If you are like the majority of companies in Colorado you have seen annual pay raises become an organizational question mark at the end of every year. In some cases, salaries have dropped. This has created a detrimental paradox for the employee annual reviews constructed around a “pay for performance” methodology. In those environments where individuals are taking salary cuts or have not received increases in the past two years, there is a huge and fundamental disconnect between saying “you did an outstanding job and as a reward we are cutting your salary by 5%.” While the message may not be spoken in the same breath, the message is still clear, and no amount of sugar coating will make that pill easier to swallow.
So what I might introduce to you is the possibility of changing your feedback system and shifting your annual performance reviews (which by their nature are past-focused) into developmental planning sessions (forward-focused). Because let’s face it, most of us do not get a real warm and fuzzy feeling when we look backwards. And as a fundamental principle, how does looking in the rear-view mirror help you get to where you are going?
I am not naïve enough to claim what I propose is simple; quite the contrary it requires a number of systematic, cultural, and educational shifts. AND I think this is the best time to do it as your current system has been rendered irrelevant by economic reality. In some instances I can see how the idea of “no raises” is driving supervisors to give negatively skewed evaluations. After all, it is much easier to justify someone not getting a raise if the performance is rated as sub par; serving to only further demoralize people who feel like they are working harder than ever.
So where do I start, you ask. The first place is to look at the supervisors and managers. What is their view of employees and abilities to provide clear expectations, effective feedback, and coach strengths? If there is a skill gap there, fix that first. If supervisors are not able to clearly define what is expected, provide feedback that reinforces positive behavior, correct undesired behavior, and help people develop their strengths, get them the skills to do so. If your supervisors and managers do not feel this is a part of their job, then find a new manager as they are limiting the growth of you organization by not developing future leaders.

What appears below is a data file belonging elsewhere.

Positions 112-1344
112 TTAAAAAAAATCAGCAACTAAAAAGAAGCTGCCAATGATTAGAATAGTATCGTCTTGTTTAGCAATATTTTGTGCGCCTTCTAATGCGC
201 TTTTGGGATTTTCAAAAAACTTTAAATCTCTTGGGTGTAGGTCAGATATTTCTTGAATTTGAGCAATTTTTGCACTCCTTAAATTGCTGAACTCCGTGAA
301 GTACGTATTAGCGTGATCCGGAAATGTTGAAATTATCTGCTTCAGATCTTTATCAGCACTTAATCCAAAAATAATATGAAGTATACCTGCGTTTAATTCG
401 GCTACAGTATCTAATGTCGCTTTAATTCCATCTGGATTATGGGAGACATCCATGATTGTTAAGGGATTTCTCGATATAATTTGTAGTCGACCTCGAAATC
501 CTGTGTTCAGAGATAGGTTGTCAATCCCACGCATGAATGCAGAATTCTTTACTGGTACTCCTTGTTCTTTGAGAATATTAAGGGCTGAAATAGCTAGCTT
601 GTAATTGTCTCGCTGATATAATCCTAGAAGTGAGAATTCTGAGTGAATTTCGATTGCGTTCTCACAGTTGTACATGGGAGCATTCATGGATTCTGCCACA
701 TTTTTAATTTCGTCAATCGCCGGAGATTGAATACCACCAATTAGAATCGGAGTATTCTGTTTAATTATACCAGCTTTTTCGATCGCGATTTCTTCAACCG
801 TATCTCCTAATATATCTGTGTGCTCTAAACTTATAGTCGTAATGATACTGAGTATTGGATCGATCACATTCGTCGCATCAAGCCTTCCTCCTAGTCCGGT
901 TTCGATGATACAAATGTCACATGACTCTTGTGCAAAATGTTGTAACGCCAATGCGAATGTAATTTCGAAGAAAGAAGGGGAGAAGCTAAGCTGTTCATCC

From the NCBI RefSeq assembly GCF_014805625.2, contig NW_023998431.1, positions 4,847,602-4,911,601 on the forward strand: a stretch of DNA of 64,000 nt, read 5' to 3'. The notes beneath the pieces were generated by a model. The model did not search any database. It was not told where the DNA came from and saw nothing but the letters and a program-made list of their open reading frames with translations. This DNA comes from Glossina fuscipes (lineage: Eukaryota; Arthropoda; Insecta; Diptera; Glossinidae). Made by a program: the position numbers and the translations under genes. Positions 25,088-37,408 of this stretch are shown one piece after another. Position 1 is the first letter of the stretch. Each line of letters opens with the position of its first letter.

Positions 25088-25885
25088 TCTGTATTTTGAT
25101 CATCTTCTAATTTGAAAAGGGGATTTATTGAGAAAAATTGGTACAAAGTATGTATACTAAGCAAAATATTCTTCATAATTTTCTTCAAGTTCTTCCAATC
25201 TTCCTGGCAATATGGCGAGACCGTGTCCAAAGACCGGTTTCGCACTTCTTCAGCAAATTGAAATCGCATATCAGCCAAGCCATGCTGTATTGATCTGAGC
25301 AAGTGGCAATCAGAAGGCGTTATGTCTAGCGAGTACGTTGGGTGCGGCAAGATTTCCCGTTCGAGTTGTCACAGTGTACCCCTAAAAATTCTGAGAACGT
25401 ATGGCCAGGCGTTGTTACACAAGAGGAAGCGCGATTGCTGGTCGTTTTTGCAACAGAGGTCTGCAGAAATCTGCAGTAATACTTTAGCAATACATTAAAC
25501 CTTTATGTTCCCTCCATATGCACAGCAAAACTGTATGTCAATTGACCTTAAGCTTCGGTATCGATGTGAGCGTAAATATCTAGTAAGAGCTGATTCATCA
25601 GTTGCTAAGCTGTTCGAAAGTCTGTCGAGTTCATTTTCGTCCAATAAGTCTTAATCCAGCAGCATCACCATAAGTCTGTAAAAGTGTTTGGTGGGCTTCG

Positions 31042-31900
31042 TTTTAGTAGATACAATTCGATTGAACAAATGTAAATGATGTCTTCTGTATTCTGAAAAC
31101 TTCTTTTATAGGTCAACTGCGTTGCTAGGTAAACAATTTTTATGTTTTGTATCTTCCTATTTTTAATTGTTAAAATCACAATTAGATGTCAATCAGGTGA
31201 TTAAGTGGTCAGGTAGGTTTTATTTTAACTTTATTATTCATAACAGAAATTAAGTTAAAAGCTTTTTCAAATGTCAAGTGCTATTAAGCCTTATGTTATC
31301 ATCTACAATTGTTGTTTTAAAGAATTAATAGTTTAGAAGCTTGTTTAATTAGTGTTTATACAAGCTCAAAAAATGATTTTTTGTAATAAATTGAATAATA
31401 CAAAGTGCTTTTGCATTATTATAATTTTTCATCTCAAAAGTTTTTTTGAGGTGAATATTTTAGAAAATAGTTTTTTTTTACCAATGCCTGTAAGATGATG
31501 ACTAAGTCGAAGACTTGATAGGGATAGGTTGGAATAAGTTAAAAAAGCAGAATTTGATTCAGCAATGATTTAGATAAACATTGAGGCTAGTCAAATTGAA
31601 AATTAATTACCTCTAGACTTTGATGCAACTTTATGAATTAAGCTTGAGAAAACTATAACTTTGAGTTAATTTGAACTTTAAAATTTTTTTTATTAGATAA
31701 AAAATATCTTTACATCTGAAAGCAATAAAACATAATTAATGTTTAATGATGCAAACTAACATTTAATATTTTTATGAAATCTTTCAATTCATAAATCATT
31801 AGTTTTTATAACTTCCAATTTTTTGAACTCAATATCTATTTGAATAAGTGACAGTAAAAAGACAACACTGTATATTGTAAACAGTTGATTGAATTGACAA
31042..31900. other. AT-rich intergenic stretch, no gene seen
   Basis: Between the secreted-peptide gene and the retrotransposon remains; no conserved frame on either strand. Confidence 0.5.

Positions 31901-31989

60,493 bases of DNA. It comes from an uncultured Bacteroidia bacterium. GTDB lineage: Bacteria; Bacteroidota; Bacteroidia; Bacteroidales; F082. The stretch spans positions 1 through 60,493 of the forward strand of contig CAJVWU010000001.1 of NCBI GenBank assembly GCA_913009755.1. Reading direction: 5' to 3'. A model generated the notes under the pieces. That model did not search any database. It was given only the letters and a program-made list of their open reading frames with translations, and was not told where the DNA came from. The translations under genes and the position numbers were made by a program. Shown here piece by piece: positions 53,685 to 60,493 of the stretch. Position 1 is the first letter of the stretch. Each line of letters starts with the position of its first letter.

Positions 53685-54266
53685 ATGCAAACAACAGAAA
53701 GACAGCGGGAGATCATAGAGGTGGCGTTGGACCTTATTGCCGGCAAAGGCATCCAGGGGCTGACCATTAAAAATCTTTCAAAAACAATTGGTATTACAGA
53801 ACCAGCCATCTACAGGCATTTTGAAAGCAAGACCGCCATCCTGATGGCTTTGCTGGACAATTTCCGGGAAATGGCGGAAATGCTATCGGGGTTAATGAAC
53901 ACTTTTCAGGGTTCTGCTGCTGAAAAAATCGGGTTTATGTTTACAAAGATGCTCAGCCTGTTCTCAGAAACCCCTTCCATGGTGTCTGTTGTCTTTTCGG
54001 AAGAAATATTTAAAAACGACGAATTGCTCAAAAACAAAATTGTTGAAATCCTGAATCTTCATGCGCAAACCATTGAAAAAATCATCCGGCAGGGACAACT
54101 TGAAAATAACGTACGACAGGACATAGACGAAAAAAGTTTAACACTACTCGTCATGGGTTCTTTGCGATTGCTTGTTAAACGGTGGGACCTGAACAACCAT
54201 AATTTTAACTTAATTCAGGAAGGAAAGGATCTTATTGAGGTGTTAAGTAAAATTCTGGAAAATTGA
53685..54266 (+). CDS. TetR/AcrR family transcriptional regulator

The second place to look is at the systems that reward and recognize the managers. Note we have not even touched the review form, yet. Build in criteria for their advancement to include their leadership development abilities and healthy/unhealthy attrition. If you have a manager who is producing decent results but is burning through talent, then chances are he/she is costing you more in knowledge capital loss, recruiting costs, and transition time than pure production results will indicate. And, they are directly creating the huge leadership void your company is faced with today.
Now, change the review form. In fact get rid of it, start over. Build from the group up based on organizational goals and individual strengths. Have the employees come up with a list of 5 things they know they are good at; they can be task focused, skill focused, or competency based. It is crucial the employee comes up with the list and is not judged by the manager, especially if you disagree. Things people recognize as their strengths are often the items they have the greatest amount of passion for and you cannot coach someone to be passionate. Now, pick one of those strengths that align with the organizational goals and develop a plan to make it even stronger. What resources do they need? What opportunities can be provided? What new things can be delegated?
The most successful coaches do not try to take someone’s weaknesses and improve them. I offer this analogy, if you were a football coach, would you take the person with the worst hands and try to make them into a receiver? Wouldn’t it make more sense to take someone who has an innate ability and make them better? The most successful people in business find out how to develop what they are good at an manage what they are weak in. This is the essence of performance coaching, providing feedback to keep the weaknesses manageable and giving opportunities and resources to help people excel in what they already have passion for and are good at.
Employee development and performance management is as much of a mindset as it is a skill-set. If you do not believe your employees are worthy of developing, then your probably should be looking for someone who is. And that is not to say developing always means promotions or advancements, sometimes it is lateral, sometimes it is within their current role, and sometimes it is to a different company altogether.
That last one might be the hardest to accept. Why would I develop someone to go somewhere else? And the question I would pose back to you is , why would you develop someone at all? The going somewhere else will happen whether you develop them or not. Usually, those who do feel they are not getting developed in someway or fashion will go somewhere sooner than those who do.
Having a reputation as a manager or organization that develops leaders has a much easier time recruiting good talent than one that treats people like they need to be fixed. Your employees are not broken, they just need help living up to their abilities, and that is as much up to you as it is to them. Stop telling them how they did and start helping them do it better.